Sun, 25 Nov 2007 .Mac Review
Has Apple’s suite of internet tools finally come of age?
- Manufacturer: Apple
- Pros: Beautiful image sharing features, visitors can upload images to your site, 10GB storage capacity, new website enhancement features
- Cons: No way of approving uploaded images, viable alternatives are available for free, hosting an iWeb site at your own domain is not simple enough
- Min specs: Mac OS X v10.3.9 or v10.4.3 or later, 256MB RAM. Some features require Mac OS X 10.4 Tiger and iLife ’08
- Price: £69 a year or £120 for a family pack with one master account and four sub accounts. A free 60-day trial is available
- Star rating:
Since its launch in July 2002, Apple’s .Mac service has attracted criticism for offering too little at too high a price. It hasn’t helped that many companies offer aspects of the .Mac solution – web mail, online photograph hosting and file storage – for free. In order to make an impact in today’s online marketplace, Apple really needed to offer something more. Has Apple met the competition head on with this latest update, or is it likely to fall by the web 2.0 wayside?
The .Mac update offers two much needed boosts – more storage, and better image and movie sharing. Previously, uploading a collection of photographs from iPhoto to a .Mac subscriber’s website took a number of steps and a lot of uploading time. Thankfully, photo uploading is now a one step process. The bad news is that the freedom of choice offered by iWeb templates has gone. Gallery customization options have been replaced by a one-size-fits-all template. Instead, the people viewing your photographs get the chance to customise the gallery, plus some other handy features.
Uploading an album collection of images from iPhoto involves creating an album and then clicking on the Web Gallery icon in the iPhoto menu. You are then able to choose whether you want your photographs to be viewable by everyone, only you, or by people with access to a user name and password. It is also possible to define whether visitors to your photo site can download the images and upload their own images.
The page of images takes some time to upload when you visit the website. Patience is rewarded though – in true web 2.0 style, it is the visitor to your site that gets to choose how the Web Gallery looks. Images appear on a black background by default, but this can be changed to white, light grey, or dark grey. Even more impressive is the ability for your visitor to view images in four different formats: Grid, Mosaic, Carousel and Slideshow. We were particularly stunned by the Carousel view that lets the user flick through images as they slide across the screen zooming in and out as they reach the centre.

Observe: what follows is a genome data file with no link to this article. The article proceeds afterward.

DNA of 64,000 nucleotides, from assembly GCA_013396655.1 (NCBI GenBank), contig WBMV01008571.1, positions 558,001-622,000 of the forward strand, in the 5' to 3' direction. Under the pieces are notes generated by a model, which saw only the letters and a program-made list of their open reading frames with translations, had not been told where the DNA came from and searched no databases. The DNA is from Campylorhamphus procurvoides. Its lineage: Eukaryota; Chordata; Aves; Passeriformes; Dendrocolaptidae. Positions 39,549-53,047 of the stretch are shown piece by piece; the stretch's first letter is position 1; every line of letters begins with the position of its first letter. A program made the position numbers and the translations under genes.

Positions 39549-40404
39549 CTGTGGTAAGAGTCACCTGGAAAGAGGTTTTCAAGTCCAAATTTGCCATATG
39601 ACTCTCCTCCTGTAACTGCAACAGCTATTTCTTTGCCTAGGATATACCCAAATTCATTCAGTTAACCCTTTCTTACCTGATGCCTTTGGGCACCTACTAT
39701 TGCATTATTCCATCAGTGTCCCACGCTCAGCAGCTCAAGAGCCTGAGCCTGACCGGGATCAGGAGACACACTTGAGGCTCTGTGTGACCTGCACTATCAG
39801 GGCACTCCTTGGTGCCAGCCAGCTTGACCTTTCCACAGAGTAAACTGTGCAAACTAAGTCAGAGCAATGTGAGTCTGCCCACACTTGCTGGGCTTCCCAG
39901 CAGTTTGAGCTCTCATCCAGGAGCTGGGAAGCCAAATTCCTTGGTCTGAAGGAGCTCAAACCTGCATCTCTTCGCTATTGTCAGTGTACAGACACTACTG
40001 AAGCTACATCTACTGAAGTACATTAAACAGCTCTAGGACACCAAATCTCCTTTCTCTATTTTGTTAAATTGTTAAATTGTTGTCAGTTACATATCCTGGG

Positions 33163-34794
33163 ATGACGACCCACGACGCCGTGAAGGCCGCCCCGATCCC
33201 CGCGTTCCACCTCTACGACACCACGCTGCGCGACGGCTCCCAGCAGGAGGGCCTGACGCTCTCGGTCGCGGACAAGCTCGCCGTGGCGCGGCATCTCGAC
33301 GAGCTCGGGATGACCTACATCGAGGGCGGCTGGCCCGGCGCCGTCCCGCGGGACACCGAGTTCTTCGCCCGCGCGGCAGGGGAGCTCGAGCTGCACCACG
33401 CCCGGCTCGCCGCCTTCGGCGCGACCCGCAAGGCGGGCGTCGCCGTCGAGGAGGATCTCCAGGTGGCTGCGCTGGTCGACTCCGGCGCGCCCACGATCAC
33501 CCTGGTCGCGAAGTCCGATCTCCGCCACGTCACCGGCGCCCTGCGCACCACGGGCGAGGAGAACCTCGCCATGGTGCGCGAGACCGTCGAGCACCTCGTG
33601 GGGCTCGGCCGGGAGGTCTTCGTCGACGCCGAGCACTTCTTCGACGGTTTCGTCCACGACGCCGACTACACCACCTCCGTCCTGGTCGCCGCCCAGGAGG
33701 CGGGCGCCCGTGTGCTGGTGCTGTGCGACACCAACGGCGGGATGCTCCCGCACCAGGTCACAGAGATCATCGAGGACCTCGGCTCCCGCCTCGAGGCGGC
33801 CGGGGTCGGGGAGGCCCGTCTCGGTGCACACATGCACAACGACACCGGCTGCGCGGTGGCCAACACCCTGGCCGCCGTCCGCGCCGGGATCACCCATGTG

Visitors to your Web Gallery can do so much more than change the way they view your images though. If you’ve heard talk of web 2.0 and wondered what it’s all about, it’s the next generation of the internet that aims to facilitate collaboration and sharing. If you have used Facebook or MySpace, or Wikipedia, then you are already a web 2.0 user.
The way that .Mac addresses this new web technology is by letting visitors to your site download, and upload their own images. Visitors can download a file containing high-res versions of all the images, or, if they are on a Mac, Subscribe and sync their own iPhoto library with your album. They can also click on the Upload tab and an upload box will appear allowing them to pick a file to upload straight to the album. Visitors can also upload images by selecting Send to Album. This tab shows them an email address to which they can email images that then appear on the site.
While these features are very impressive, we were slightly concerned about how easy it is for visitors to upload pictures without you approving them.
It’s not just photos that are easily uploaded to your Web Gallery. Sharing iMovies online is also a simple process – as long as you have iMovie ‘08, and you will only be able to run that if you have a G5 or an Intel Mac. It is a shame that Apple hasn’t enhanced iMovie ’06 so that users of that application can upload movies too.
The ability to simply store all this extra content via .Mac is made possible by the other major enhancement to .Mac – increased storage. .Mac now offers 10GB of storage – 10 times more than the previous version. The measly 1GB of storage offered before was barely enough to accommodate a couple of active email accounts, let alone images and iDisk file sharing. It did little to sell .Mac in a market where 1GB of storage was offered by the likes of Gmail for free. With 10GB of storage Apple has finally got a product worthy of attention, but can it justify the price of £70 a year?
The price can be justified to a point by the usability of the service, and the fact that it is packed with so many features, from web mail to website hosting. However, if you’re looking for a way to share high-quality photographs with friends and family then the .Mac service is great, but you could just use Facebook or Flickr. If you want somewhere to host documents online then iDisk’s integration with the Mac OS X operating system is a bonus, but there are free services that are easier for PC users to access.